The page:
A few years back the Australian government set up the Australian Charities and Not-For-Profit Commission (ACNC). Then a new government came into power and decided that having the ACNC was just red tape and that it should be abolished. Thankfully that new government has done some reconsidering. Here is an article from Pro Bono Australia http://shar.es/1oiJBZ
When it comes to charity regulation you want a fair and strong regulator. Otherwise you will have some real scammers hiding behind charities and no one can do anything about it. There are many different models of regulation from self-regulation to an independent regular (such as a charity commission) to having a government department such as the CRA or IRS handle regulation. Unfortunately around the world we have seen too much musical chairs when it comes to charity regulation and in other cases dramatic cuts to resources.
You also want to have ONE regulator. Nothing worse than having two or 14 different groups telling you to do things differently or to file different forms every year. Even if you don't like the regulator - better to have one you don't like and can manage than lots of them and you have to work to the lowest common denominator. Australia was moving toward having more functions with the ACNC and less reporting etc. with each state. That is a good idea and actually reduces unnecessary paper work. In an age of increasing terrorism and misuse of charity assets the Australian government should keep its hands of the ACNC.
In the US the IRS exempt area has had significant budget cuts and is mired in a scandal. Essentially there is little oversight of the 1.4 million 501(c)(3) except at a state level which is patchy at best. A perfect environment for people to abuse the trust in charities. The main regulator of charities in the US seems to be the media - yes they get the bad guys but news coverage can be like a nuclear weapon with a lot of collateral damage and distrust of the sector created.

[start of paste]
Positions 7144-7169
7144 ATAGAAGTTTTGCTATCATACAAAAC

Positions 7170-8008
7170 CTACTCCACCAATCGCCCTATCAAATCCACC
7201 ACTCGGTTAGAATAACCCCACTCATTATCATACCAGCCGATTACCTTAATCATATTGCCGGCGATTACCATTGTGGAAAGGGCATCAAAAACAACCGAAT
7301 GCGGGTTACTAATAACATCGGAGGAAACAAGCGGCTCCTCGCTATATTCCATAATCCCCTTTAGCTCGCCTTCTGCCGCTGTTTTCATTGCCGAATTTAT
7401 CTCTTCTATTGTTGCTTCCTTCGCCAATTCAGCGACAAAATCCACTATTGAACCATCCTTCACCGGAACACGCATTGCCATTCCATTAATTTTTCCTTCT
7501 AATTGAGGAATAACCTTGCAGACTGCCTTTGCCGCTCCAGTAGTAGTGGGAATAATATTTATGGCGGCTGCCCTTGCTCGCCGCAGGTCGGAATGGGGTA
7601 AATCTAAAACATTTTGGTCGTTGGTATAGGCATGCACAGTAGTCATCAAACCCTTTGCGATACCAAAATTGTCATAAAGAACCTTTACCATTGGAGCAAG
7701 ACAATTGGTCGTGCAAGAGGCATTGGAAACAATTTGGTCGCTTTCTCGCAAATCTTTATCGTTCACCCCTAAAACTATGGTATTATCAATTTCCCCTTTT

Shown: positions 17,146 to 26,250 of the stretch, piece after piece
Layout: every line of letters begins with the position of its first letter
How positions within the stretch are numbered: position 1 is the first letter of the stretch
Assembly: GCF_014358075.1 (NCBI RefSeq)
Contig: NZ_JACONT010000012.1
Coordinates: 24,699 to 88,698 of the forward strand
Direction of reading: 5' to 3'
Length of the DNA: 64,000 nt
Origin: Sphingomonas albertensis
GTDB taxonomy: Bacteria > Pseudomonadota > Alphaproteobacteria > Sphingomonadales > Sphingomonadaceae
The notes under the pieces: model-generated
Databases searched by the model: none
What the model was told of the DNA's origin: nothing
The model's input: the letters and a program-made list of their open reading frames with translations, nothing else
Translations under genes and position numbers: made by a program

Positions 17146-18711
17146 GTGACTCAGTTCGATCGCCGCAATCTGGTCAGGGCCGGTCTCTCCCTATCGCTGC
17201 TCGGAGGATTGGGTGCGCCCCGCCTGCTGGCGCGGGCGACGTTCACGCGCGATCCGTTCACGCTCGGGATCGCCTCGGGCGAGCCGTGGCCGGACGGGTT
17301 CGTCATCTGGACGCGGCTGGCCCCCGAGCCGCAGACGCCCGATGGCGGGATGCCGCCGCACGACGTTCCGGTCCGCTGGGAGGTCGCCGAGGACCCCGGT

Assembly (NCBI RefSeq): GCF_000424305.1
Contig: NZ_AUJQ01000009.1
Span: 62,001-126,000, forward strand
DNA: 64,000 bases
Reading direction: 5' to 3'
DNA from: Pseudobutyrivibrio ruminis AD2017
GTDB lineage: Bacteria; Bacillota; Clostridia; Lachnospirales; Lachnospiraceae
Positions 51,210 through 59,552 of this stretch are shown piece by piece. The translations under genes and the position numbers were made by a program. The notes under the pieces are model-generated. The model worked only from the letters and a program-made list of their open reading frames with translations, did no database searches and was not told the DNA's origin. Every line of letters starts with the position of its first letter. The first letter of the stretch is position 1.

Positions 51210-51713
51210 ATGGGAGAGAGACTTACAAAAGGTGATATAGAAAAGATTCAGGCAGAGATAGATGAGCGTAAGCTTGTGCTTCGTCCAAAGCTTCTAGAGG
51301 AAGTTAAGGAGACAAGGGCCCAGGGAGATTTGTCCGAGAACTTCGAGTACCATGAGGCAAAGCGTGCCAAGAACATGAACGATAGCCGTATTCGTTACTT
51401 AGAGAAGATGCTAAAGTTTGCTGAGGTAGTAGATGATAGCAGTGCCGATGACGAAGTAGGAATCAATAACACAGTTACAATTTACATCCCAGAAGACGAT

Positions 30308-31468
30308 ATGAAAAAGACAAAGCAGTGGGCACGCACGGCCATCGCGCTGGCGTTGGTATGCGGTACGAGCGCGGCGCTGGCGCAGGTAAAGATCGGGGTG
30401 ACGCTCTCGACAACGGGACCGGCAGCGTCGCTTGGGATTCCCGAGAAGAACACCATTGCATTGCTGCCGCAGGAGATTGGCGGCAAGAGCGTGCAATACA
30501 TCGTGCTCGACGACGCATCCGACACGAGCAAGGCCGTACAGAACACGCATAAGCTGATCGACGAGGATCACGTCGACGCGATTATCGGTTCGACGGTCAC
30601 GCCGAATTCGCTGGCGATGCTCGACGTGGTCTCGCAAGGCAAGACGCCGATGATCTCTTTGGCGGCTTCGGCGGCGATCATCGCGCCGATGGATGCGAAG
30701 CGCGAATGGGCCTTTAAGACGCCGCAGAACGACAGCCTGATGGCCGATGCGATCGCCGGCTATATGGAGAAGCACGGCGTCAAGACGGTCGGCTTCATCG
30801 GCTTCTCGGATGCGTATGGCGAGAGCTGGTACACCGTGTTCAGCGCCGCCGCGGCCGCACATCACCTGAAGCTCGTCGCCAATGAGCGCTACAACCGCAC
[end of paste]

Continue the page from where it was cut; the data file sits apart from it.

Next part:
In Canada, we largely have the Charities Directorate handling regulation of charities, although they only regulate registered charities. Some have suggested that every province and territory should get more actively involved in the regulation of charities - I think that would be a disaster. A national charity in Canada would then have to deal with 14 different regulators with different demands and lots of overlap. I like regulation but that strikes me as excessive. Sort of you like you can love eating hot dogs but a hot dog eating contest is something else!
The Charity Commission of England and Wales has had its workload increase and budget slashed by almost 50%. Not a sustainable model. New Zealand set up a charity commission and took it down and placed it in government.
Enough with all the tinkering - try to have one charity regulator in each country and provide it with the resources that it needs. Otherwise you are either providing a free ride to those who want to take advantage of charities or you are drowning charities in unnecessary regulation.
Do you require legal advice with respect to Canadian or Ontario non-profits or charities?
Mark Blumberg is a partner at the law firm of Blumberg Segal LLP in Toronto and works almost exclusively in the areas of non-profit and charity law.